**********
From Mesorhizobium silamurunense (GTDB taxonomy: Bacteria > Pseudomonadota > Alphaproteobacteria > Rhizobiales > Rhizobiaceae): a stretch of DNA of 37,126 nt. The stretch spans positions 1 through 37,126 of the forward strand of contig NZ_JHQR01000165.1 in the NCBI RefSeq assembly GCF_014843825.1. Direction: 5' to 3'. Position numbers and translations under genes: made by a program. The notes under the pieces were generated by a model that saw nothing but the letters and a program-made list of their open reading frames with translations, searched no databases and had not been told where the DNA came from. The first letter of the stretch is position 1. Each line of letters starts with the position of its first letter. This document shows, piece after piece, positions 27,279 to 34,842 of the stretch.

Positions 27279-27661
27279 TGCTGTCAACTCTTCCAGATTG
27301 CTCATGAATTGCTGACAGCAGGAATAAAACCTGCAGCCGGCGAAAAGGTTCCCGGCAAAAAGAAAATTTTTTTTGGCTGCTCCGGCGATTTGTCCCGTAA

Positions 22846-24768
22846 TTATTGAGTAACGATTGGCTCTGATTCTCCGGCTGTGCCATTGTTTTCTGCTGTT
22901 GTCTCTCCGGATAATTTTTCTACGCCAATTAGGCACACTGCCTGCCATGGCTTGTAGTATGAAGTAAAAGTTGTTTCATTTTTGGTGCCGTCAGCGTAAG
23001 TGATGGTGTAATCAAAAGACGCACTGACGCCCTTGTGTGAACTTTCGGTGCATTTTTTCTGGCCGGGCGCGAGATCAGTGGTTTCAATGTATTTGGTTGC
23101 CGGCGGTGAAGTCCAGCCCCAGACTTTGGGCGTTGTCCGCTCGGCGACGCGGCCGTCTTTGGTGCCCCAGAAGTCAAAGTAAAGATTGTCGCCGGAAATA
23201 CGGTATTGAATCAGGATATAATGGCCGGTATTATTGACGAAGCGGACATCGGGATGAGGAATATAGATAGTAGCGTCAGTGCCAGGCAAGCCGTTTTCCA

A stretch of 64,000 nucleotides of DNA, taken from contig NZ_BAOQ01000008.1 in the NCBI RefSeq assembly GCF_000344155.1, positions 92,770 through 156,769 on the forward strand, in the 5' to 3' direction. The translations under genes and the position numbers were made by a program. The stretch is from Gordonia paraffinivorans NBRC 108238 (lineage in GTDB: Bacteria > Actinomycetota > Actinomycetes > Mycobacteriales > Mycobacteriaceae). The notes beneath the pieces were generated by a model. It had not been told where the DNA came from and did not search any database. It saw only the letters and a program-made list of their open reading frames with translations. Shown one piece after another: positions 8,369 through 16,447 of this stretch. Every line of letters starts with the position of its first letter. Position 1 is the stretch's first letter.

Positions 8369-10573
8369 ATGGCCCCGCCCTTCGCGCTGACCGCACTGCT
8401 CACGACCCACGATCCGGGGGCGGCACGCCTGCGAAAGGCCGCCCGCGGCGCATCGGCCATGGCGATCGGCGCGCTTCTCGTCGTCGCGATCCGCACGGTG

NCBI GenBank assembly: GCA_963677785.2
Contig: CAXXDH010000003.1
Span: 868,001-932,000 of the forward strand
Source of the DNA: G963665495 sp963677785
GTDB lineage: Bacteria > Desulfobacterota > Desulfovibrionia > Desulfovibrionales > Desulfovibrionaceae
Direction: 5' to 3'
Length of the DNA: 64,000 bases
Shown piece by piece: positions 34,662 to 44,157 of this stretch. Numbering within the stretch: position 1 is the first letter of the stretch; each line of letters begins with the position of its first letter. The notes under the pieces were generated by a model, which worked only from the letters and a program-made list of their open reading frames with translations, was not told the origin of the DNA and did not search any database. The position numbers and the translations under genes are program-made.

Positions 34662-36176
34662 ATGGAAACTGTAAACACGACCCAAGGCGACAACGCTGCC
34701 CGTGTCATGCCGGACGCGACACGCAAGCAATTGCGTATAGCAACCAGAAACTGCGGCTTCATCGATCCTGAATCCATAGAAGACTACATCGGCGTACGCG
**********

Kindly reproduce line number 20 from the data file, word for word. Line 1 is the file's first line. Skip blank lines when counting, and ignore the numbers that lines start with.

Direction: 5' to 3'